Our wit as far does foreign wit excel,
And, like a king, should in a palace dwell.
But we with golden hopes are vainly fed.
Talk high, and entertain you in a shed:
Your presence iiere, for which we humbly sue,
Will grace old theatres, and build up new.
SPOKEN AT THE
OPENING OF THE NEW HOUSE,
MARCH 26, 1674.
A PLAIN-BUILT house, after so long a stay.
Will send you half unsatisfied away ;
When, fall'n from your expected pomp, you find
A bare convenience only is design'd.
You, who each day can theatres behold,
Like Nero's palace, shining all with gold,
Our mean ungilded stage will scorn, we fear,
And, for the homely room, disdain the cheer.
Yet now cheap druggets to a mode are grown, "^
And a plain suit (since we can make but one) ^
Is better than to be by tarnish'd gawdry known. J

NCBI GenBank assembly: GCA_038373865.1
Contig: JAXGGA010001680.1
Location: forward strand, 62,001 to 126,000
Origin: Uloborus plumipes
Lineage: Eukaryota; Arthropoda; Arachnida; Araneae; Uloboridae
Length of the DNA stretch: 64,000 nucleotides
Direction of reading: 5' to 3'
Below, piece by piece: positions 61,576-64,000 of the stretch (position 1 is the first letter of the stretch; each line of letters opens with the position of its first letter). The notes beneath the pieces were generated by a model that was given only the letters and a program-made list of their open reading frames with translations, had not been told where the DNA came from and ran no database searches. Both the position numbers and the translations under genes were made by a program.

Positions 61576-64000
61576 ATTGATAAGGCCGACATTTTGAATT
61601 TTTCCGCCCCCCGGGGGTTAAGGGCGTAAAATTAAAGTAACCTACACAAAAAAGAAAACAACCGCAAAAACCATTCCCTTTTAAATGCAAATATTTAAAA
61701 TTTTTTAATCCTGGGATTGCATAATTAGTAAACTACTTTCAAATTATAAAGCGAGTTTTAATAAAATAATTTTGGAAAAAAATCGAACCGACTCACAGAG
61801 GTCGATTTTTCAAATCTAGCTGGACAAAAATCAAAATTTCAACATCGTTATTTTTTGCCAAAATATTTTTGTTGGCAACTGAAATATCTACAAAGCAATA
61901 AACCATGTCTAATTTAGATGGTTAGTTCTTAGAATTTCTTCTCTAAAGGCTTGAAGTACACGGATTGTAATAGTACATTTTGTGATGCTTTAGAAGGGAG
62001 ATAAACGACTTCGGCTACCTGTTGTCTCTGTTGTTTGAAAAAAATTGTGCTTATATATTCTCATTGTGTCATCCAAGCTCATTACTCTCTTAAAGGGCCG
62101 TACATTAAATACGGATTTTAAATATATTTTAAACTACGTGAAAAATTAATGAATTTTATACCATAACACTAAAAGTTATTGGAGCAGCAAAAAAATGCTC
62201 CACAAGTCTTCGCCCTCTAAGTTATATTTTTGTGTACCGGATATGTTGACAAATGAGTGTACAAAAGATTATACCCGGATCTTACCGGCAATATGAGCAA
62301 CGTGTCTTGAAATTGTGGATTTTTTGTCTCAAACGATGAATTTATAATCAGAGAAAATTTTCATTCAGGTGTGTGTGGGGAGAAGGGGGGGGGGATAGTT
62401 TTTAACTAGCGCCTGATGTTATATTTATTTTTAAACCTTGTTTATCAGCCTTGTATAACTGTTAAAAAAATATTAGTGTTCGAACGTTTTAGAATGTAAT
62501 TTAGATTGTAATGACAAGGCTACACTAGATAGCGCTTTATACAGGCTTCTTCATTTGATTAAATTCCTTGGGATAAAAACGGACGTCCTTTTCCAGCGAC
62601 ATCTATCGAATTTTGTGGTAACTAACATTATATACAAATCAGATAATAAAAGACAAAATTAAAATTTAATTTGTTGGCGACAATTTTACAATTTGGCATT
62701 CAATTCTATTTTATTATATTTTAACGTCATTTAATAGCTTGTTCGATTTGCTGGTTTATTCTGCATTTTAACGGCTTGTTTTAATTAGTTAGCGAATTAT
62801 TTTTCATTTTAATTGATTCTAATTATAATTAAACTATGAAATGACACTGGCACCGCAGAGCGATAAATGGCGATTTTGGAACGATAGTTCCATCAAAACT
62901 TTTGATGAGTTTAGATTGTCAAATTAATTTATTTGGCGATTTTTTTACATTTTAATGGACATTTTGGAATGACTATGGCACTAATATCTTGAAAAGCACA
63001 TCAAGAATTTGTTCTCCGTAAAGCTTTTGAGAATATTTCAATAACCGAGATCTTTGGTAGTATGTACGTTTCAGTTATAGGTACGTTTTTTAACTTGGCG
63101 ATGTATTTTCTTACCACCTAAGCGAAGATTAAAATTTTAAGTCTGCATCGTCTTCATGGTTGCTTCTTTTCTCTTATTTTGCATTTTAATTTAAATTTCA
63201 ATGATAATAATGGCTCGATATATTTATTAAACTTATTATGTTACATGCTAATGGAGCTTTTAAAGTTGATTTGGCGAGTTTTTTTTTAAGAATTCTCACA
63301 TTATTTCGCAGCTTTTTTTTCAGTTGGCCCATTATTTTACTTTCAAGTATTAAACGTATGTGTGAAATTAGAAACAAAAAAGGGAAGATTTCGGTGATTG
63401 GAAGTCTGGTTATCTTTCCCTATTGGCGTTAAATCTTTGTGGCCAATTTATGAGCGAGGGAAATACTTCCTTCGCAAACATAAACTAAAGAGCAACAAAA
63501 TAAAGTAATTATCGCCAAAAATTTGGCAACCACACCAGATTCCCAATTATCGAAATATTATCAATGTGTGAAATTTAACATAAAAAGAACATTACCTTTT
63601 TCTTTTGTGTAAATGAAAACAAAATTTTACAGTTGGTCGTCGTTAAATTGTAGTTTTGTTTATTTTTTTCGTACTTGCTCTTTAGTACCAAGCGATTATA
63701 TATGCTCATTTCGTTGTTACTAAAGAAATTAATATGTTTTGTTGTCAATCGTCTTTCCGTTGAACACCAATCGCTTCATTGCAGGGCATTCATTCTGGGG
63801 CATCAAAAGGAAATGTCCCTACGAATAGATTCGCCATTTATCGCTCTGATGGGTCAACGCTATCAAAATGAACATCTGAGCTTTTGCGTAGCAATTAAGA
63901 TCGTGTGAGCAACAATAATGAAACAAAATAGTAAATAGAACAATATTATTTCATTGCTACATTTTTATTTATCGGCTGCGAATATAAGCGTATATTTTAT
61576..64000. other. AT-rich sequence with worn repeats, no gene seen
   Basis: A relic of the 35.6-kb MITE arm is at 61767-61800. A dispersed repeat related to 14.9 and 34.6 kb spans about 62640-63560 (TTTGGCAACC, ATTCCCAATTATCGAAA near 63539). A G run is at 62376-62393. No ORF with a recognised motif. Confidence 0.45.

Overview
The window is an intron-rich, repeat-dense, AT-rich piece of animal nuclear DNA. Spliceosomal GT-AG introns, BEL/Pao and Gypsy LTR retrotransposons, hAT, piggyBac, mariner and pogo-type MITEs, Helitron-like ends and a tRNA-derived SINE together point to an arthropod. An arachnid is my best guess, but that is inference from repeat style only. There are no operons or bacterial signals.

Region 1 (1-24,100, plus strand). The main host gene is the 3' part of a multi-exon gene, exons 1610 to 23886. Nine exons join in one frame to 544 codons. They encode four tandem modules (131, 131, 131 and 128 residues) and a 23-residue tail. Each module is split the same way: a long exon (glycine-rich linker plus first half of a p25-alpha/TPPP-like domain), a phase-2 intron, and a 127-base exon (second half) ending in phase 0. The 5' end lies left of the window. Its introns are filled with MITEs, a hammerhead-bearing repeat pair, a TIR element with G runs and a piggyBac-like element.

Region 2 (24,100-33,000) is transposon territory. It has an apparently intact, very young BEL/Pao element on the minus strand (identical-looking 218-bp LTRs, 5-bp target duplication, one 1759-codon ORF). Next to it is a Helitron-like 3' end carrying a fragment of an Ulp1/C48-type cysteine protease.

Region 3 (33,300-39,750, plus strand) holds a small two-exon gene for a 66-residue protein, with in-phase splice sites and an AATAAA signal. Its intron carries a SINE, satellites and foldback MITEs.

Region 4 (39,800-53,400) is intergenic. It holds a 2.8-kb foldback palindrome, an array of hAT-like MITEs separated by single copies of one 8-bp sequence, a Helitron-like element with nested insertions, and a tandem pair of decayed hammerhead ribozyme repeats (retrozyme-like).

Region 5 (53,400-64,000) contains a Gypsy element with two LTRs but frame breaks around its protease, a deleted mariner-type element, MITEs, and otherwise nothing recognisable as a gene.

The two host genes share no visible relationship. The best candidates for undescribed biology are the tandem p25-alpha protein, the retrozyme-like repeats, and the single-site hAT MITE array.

They who are by your favours wealthy made
With mighty sums, may carry on the trade:
We, broken bankers, half destroy'd by fire,
With our small stock to humble roofs retire;
Pity our loss, while you their pomp admire.
For fame and honour we no longer strive,
We yield in both, and only beg to live:
Unable to support their vast expense,
Who build and treat with such magnificence;
That, like the' ambitious monarchs of the age,
They give the law to our provincial stage.
Great neighbours enviously promote excess,
While they impose their splendour on the less :
But only fools, and they of vast estate, "^
The' extremity of modes will imitate, >
The dangling knee-fringe, and the bib-cravat. 3
Yet if some pride with want may be allow'd.
We in our plainness may be justly proud :
Our Royal Master will'd it should be so ;
Whate'er he's pleas'd to own, can need no show :
That sacred name gives ornament and grace,
And, like his stamp, makes basest metals pass.
'Twere folly now a stately pile to raise,
To build a playhouse, while you throw down plays;
While scenes, machines, and empty operas reign,
And for the pencil you the pen disdain ;
While troops of famish'd Frenchmen hither drive.
And laugh at those upon whose alms they live ;
Old English authors vanish, and give place
To these new conquerors of the Norman race :
More tamely than your fathers you submit;